What we did: We designed and developed the camera optics, hardware and software, with board layout being handled by a local electronics partner. We handled industrial design, with prototypes 3-d printed for aesthetic evaluation and board fit. We managed the complete project through to production prototype stage liaising with suppliers and hardware manufacturers.
"We want to make a military grade ruggedized camera which produces 50MP panoramas. It needs to be portable, small enough to carry in one hand with a touchscreen LCD for control and monitoring. Full spherical capture including the zenith and needs to run on battery too - plus simultaneous capture from all sensors, immediate stitching and colour management in-camera. Can you design and have a working model within a year"
The project - codename Pandromeda - sounds like a tall order. When our client decided that's what they needed, they came to emobix. Many would have passed on the opportunity based on the technical and scheduling pressures of the project, but we chose to take it on. It was a great project from a technical perspective, but certainly not without its risks and challenges...
What is Pandromeda ?
Pandromeda is a panoramic camera which captures spherical images (almost the whole field of view in horizontal and vertical planes). The target usage scenarios are varied, including surveillance and monitoring applications, and also for architectural tours, surveys etc.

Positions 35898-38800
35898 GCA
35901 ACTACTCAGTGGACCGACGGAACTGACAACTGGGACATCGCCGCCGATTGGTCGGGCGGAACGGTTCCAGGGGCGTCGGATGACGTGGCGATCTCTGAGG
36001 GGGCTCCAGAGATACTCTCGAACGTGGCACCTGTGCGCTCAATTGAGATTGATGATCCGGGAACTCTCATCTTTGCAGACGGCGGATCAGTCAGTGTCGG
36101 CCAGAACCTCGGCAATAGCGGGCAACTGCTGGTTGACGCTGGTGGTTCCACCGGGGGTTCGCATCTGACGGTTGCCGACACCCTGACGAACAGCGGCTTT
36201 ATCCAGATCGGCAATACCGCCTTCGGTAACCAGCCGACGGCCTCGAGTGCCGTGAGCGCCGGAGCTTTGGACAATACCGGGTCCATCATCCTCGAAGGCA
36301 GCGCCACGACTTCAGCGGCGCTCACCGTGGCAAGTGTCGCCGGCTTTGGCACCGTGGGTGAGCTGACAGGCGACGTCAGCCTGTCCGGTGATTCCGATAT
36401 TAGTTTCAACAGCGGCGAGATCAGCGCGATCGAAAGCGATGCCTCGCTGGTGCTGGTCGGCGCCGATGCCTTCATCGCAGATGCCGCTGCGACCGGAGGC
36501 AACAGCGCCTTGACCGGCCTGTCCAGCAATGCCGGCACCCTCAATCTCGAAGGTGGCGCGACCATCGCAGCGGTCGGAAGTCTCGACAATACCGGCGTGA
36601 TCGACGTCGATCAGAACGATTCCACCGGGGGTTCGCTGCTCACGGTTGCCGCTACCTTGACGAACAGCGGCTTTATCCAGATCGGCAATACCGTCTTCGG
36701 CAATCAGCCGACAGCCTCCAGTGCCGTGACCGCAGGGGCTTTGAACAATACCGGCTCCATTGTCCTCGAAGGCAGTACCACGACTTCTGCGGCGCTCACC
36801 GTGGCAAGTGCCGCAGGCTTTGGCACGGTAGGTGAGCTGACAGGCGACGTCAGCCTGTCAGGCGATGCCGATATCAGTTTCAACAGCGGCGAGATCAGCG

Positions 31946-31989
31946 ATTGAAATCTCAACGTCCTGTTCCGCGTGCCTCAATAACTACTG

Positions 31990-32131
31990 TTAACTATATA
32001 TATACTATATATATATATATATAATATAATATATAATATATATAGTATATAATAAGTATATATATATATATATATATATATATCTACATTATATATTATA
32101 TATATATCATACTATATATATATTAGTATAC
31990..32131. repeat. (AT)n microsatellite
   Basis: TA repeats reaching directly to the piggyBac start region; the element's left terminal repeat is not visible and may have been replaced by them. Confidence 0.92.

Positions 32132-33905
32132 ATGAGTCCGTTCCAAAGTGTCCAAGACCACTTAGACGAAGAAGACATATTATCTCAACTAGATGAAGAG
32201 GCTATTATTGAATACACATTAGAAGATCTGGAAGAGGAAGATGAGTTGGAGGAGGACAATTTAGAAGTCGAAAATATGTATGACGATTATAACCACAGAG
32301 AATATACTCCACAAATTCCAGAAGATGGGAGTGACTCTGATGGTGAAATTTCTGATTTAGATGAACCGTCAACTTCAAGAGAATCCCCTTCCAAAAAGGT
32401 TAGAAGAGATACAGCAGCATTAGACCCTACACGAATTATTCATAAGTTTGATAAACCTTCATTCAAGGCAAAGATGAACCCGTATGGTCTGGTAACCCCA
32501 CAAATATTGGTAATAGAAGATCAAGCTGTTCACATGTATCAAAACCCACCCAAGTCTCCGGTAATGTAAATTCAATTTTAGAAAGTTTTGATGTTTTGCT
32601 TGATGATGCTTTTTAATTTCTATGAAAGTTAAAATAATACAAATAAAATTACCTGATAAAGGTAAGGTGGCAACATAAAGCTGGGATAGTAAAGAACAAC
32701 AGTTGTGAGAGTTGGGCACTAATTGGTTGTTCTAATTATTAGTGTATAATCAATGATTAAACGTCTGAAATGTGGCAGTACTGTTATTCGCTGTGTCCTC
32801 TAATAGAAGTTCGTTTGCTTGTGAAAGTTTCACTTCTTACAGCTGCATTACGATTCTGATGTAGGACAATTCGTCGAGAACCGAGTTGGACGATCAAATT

Key to the design was the concept of ease of use; simple setup, acquisition and review of images was a must. Pandromeda support both on-device control through a touchscreen LCD panel and remote operation through a PC or tablet-based UI over wifi or wired connections.
A key USP of Pandromeda was the one-touch acquisition and image stitching in-camera. Quite a tall order for a mobile device! In addition to stitching we also developed advanced whitebalance and HDR processing to maximise image quality. Given the target usage scenarios we had to deal with moving scenes (vehicles, people) rather than nice, controlled environments like church interiors so we had to ensure that the images captured by the four lenses were simultaneous – that’s basically four cameras in one, with a lot more processing required!
In addition to the photographic features the device also needed to be ruggedized to cope with difficult operating environments on the move. The design accommodated physical strength through an aluminium chassis with consideration for water resistance and thermal dissipation – ensuring that we keep the electronics inside cool and dry.
The project brief was to develop a portable panoramic camera for a client. The target was very high spec – a 50 megapixel capture with a full 360 degree coverage in the horizontal plane and ‘as much as possible’ in the vertical plane. Our target was to ensure that we capture the zenith (directly above the camera). Combine this with simultaneous capture from all sensors and in-camera processing and stitching, battery or mains operation, high environmental tolerances and remote operation over wifi in a very compact portable case and you get a feel for how much of a challenged we had - that’s before we even consider the very compressed timeframe.